Consider hybrids, and the name Toyota Prius probably comes to mind, or maybe even Ford Fusion. But how about Paice LLC and its founder, Alex Severinsky? Never heard of ’em? Well, Severinsky has for years waged legal battles against Toyota (s TM) and Ford (s F), claiming the two automakers have used his patented hybrid technology in their models. In the last few days settlements have emerged in both cases.
Ford and Paice filed lawsuits against one another in May over claims that the Ford Fusion hybrid infringes on a Paice patent (Ford sought a judgement that the patent is invalid). On Friday, however, Ford and Paice announced that they had reached a settlement. Details are sparse, but a release from Paice says the pair has entered an “an agreement for the license of Paice’s patent” and that “the lawsuits will be promptly dismissed, bringing to an end all patent infringement litigation between the two companies.”
The suit illuminates how heated the race to develop and protect intellectual property related to green cars has become. According to Australia-based IP law firm Griffith Hack, filings for patents covering hybrid technology have been “increasing roughly exponentially” across much of the industry in the last few years, although the Clean Energy Patent Growth Index from intellectual property law firm Heslin Rothenberg Farley & Mesiti suggests a more gradual climb.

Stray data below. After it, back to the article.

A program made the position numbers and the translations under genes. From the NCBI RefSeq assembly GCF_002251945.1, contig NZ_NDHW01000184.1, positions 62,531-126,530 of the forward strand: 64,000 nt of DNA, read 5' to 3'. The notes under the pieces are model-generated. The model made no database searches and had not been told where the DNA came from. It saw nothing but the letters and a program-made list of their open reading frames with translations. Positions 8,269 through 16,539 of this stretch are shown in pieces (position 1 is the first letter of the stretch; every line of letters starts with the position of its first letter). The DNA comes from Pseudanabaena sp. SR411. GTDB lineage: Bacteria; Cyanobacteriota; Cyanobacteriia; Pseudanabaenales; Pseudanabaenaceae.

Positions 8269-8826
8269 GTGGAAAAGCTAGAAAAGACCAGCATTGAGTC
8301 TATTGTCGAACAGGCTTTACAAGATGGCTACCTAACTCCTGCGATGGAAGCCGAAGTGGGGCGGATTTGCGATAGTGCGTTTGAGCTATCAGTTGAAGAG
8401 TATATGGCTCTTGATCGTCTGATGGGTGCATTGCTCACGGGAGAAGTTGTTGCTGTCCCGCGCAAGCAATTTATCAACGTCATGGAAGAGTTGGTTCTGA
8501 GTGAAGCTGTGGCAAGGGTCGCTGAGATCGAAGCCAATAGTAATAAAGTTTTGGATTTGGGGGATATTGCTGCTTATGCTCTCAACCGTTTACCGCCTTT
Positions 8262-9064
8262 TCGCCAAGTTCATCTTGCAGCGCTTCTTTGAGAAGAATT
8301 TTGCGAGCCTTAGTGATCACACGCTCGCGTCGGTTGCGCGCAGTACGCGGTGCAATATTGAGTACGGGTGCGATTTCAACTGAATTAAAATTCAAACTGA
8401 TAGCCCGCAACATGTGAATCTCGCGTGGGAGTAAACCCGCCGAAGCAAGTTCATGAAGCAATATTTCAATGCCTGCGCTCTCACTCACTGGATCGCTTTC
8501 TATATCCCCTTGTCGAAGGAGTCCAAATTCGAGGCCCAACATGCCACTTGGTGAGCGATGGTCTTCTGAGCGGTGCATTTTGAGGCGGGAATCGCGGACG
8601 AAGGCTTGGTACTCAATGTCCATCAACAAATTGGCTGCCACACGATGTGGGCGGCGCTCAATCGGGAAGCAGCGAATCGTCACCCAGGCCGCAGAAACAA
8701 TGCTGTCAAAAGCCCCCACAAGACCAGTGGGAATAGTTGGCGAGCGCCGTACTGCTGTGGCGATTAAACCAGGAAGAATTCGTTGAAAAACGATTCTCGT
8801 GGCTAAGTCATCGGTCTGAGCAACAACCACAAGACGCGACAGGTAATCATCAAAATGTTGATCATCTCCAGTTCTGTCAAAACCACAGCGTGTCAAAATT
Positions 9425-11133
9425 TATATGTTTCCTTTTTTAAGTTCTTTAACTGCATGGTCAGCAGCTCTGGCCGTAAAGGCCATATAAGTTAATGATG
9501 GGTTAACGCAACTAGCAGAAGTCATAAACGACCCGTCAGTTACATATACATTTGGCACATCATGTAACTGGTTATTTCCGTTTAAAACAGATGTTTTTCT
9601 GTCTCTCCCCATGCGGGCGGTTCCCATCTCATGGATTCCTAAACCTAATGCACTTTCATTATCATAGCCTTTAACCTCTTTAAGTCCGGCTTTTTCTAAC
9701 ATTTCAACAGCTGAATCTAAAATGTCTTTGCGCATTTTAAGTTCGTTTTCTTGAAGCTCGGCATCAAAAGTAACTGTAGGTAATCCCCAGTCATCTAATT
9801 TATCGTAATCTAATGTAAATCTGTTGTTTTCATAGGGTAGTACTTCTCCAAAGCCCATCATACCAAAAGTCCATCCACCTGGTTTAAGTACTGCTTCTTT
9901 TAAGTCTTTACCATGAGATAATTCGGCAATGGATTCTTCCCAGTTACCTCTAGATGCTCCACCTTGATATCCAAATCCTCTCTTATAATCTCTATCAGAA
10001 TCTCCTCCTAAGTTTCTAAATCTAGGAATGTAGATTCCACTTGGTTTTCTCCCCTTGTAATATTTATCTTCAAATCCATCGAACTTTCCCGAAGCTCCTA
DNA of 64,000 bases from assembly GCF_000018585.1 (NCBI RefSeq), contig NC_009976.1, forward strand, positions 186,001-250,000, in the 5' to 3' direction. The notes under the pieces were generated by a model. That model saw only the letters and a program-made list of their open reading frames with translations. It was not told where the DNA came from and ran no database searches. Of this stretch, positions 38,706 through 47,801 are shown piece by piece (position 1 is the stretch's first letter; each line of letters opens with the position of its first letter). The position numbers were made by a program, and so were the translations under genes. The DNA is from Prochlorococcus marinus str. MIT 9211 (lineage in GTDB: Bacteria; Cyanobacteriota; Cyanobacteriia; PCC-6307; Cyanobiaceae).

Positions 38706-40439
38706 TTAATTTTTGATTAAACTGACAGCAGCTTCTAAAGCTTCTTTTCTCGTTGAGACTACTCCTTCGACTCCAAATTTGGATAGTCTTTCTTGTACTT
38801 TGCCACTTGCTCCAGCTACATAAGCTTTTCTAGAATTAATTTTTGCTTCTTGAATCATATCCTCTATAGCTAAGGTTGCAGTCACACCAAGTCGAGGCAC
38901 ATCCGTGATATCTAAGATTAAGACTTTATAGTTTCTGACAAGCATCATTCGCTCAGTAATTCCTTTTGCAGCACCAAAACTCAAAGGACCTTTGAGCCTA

Issued back in 1994, Paice’s patent in the dispute with Ford (one of 11 patents that Paice has obtained related to hybrid tech) covers a high voltage system for using both an internal combustion engine and electric motor as sources of torque to drive the vehicle. At the heart of the system (as explained in the patent on file with the USPTO) is a microprocessor that “receives control inputs from the driver of the vehicle and monitors the performance of the electric motor and the internal combustion engine, the state of charge of the battery, and other significant variables.” It uses this data to determine whether the internal combustion engine, electric motor or both should provide torque to the wheels in a given situation.
With Toyota, Severinsky had claimed the automaker used his technology in the third-generation Prius, Lexus RX450h and HS250h, and the hybrid version of the Toyota Camry. According to Bloomberg, Severinsky was seeking royalties from the company’s hybrid sales after a judge declined to halt imports of the Prius, as well as Camry and Lexus hybrids.
Toyota, which has racked up thousands of patents for hybrid systems and components over the last decade, said that it had actually developed its own tech, thank-you-very-much. But on Monday, ahead of a U.S. International Trade Commission hearing scheduled to begin dealing with Paice’s claim, the pair announced an agreement to settle after six years of litigation.
According to a release from Paice today, the companies agreed that “although certain Toyota vehicles have been found to be equivalent to a Paice patent, Toyota invented, designed and developed the Prius and Toyota’s hybrid technology independent of any inventions of Dr. Severinsky and Paice as part of Toyota’s long history of innovation.”
Prius image courtesy of Toyota
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